Sarah and Kevin Gleba of Englewood’s A Better Scoop ice cream shop could’ve been speaking for many other eatery owners when they said, “We don’t like change, especially one we have no control over.”


A year ago, without warning, A Better Scoop, the No. 1 TripAdvisor-rated ice cream shop in Englewood, lost its supplier — Working Cow of St. Petersburg.

Investigations of foodborne listeriosis had led the FDA to suspend Working Cow’s license. More than a year’s worth of its ice cream, made between Aug. 29, 2017, and Oct. 11, 2018, was recalled.

Whether or not they admit it to the public, as the Glebas do, many local “homemade” ice creameries rely entirely on outside distributors like Working Cow, Big Olaf and Hershey’s. A recall is serious business.

For safety’s sake, Sarah and Kevin returned all their stock and shut their doors until they could figure out what to do.

A new supplier, Royal Scoop Homemade Ice Cream of Bonita Springs, bailed them out and still provides a couple of their flavors, but the Glebas decided they couldn’t afford to be wholly dependent again.

“We realized we had to be in control,” said Sarah.

It was time to make their own ice cream brand.

Though the Glebas didn’t know it, they were repeating local ice cream history.

In the wake of 2015’s Blue Bell recalls, Ron and Claudia Thomas of Punta Gorda’s Harborwalk Scoops & Bites started churning their own with 16 flavors and ended up rising to the top of TripAdvisor’s list of best ice cream shops in America.

This year, Kevin Gleba quit his day job to become a full-time ice cream maker, now manufacturing 30 flavors with the best local ingredients, in a spotless new Englewood shop/wholesale creamery: The Arctic Alligator.

“There’s no other ice cream store in the United States making ice cream exactly like we do,” he said proudly.

That’s partly because many flavors owe their ingredients to a cadre of local small businesses — Cappuccino Kahlua and Coffee made with Englewood’s Joe Maxx Coffee Company espresso; Cinnamon Honey straight from Queen Bee Honey‘s pesticide-free Placida hives; Strawberry, using strawberry jam from Southern Yankee Canned Goods; and Rum Raisin soaked in Cape Coral-distilled Wicked Dolphin.

In a delicious twist of poetic justice, it turns out that the Alligator opened one year to the day after Working Cow froze its sales. The Glebas are starting slow, distributing to a handful of local shops and restaurants, and have no grand ambitions. But what if Arctic Alligator became the new Working Cow?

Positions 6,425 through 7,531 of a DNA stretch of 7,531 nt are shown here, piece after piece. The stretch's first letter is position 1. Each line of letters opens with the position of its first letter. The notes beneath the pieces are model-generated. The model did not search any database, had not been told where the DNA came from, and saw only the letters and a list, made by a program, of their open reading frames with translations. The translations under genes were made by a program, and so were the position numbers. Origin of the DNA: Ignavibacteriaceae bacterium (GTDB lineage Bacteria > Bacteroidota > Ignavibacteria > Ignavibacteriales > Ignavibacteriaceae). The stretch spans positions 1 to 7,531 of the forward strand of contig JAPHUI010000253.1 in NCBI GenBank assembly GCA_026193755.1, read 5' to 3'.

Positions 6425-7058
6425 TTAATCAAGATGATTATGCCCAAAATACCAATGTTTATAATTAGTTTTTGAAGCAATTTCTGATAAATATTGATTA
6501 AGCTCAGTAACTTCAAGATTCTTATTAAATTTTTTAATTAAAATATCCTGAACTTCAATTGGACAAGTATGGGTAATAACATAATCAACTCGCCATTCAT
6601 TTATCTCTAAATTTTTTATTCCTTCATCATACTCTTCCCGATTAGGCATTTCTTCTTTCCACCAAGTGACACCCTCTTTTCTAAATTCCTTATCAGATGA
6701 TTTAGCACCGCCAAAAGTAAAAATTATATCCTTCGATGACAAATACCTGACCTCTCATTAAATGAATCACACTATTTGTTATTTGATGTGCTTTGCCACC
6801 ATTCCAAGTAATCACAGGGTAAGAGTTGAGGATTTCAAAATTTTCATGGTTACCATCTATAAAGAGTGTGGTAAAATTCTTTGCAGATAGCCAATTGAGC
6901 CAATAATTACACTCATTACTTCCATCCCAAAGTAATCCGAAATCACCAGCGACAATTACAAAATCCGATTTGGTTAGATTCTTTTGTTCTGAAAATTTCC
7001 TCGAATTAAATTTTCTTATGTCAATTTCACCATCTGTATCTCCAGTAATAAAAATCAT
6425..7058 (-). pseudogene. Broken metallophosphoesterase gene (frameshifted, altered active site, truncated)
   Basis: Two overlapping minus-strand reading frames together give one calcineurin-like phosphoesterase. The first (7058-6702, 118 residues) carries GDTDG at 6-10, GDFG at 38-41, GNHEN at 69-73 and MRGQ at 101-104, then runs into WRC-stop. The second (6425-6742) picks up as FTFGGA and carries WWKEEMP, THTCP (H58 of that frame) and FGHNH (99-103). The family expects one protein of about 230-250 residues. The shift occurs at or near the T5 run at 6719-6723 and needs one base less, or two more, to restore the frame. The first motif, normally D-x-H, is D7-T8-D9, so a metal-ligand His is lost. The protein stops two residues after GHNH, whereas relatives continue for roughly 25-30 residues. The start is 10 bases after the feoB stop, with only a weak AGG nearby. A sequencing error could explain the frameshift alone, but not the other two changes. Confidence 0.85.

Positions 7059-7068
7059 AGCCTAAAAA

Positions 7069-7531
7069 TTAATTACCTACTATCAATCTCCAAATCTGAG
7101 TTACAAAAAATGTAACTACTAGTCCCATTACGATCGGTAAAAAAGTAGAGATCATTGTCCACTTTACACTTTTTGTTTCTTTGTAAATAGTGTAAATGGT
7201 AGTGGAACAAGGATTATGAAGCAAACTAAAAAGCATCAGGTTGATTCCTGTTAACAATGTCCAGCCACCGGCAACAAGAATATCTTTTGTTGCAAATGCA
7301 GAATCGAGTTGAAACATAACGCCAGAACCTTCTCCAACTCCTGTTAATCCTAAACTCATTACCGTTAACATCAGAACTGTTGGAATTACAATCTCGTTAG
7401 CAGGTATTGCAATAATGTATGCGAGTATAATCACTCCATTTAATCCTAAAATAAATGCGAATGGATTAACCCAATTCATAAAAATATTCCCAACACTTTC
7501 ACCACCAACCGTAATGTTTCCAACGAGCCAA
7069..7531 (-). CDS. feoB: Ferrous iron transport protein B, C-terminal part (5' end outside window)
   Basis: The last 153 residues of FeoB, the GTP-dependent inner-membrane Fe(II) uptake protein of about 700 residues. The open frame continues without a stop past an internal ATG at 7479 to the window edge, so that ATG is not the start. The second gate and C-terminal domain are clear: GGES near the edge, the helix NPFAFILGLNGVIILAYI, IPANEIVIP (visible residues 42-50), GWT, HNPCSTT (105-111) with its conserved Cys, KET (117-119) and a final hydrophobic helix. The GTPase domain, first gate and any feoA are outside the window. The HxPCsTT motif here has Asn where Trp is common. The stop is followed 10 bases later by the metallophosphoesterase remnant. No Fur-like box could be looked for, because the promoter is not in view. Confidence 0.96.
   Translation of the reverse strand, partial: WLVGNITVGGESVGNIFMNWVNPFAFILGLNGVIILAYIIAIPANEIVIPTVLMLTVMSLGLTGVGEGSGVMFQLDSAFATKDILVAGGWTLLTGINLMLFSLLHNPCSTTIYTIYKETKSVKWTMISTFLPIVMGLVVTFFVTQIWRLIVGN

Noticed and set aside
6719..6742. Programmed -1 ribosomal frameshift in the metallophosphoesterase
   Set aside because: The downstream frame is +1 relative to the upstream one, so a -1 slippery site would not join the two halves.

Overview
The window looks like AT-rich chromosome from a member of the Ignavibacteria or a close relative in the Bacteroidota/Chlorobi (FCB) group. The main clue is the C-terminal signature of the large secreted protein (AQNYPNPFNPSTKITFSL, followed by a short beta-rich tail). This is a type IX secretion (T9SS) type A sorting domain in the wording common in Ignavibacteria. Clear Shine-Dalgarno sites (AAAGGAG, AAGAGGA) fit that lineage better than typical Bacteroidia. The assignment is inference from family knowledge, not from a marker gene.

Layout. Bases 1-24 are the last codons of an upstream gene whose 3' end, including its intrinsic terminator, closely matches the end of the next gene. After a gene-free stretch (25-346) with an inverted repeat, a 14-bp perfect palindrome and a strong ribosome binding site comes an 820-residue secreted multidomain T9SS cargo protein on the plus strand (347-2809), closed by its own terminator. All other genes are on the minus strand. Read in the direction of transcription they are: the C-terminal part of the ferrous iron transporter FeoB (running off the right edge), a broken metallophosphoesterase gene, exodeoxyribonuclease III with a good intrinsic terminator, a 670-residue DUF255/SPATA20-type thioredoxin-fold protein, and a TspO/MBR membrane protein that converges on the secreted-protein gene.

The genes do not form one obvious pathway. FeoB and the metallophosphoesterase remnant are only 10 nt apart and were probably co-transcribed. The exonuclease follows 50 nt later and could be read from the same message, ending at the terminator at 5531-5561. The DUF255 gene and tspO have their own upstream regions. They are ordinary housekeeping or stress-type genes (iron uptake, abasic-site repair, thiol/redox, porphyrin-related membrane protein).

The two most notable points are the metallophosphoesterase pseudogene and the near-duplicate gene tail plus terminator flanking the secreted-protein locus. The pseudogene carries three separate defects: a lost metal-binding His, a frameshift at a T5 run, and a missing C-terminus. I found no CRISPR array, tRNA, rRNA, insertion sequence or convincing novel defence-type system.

Arctic Alligator Creamery ($), 941-460-3647, 3385 S. Access Road, Englewood, is open Tuesday to Friday 5 p.m. to 9 p.m., Saturday noon to 9 p.m., Sunday noon to 8 p.m. Its parent, A Better Scoop ($), 941-473-2650, 70 S. Indiana Ave., Englewood, is open daily from 12:30 p.m. to 9 p.m.


Nearly 18 months ago, rumors swirled about a new Punta Gorda Diner taking over the shuttered 3,850-square-foot Burnt Store Grille space.

Actually getting the place open has been a painfully long and costly trip, with many unforeseen roadblocks for co-owners Kimberly Hartnett and Richard Romesburg.

Faux-driftwood flooring, all-new booths and tables, fresh paint, and beachy wall décor hit your eyes first, but every invisible inch had to be gutted, from framing to drywall, panels, lighting, plumbing, electric and kitchen equipment.

Now they’re happy to have some cash coming in for a change.

Hartnett, who brings 46 years’ restaurant service and management experience to the job, and former Pittsburgh colleague Chef John Vennare have prepped staff to serve in what Vennare styles as “an upscale diner.”

In other words, finer diner food, with fair prices.

“It’s not meatloaf and stuffed peppers,” he said. “For instance, we’re using top-quality Oakes Farms Market produce.”

Although Vennare’s 16-year Pittsburgh restaurant, Caffé Giovanni, is now closed, a reviewer there reported that Chef John’s fans loved him for his “straightforward, simply prepared and reasonably priced classic Italian dishes.”

For the Punta Gorda Diner, he’s crafted an eclectic menu that’s skillfully prepared, often elegant and equally straightforward without overwhelming a fledgling kitchen.

His list of “Kicked Up Bennys”— part of a breakfast that’s served until 2 p.m. daily — includes Oscar’s Affair, topped with a petite filet and crab cake on a fried green tomato instead of English muffin.

In fact, the entire breakfast menu was designed to wow. How can you choose when you’re faced with real cheese blintzes, sticky-bun waffle topped with pecan praline, Bayou omelet with blackened shrimp and sausage, and French toast stuffed with coconut cream and topped with strawberries and bananas Foster?

Dinner entrées include Chef John’s Italian specialties, but also shrimp with stone-ground creamy grits, crab cakes, and a garlic honey-glazed pork chop with caramelized apples.

“We wanted to, as Emeril says, kick it up a notch,” said the chef.

Punta Gorda Diner ($-$$), 941-205-8966, 3941 Tamiami Trail (near Burnt Store Promenade Publix), is open 7 a.m. to 9 p.m. daily, with a special Sunday buffet.

Send restaurant and bar news and recommendations to columnist Sue Wade at

Average price ranges are $ = inexpensive (under $10), $$ = moderate ($11-$30), and $$$ = pricey (over $30), including tip and beverage.


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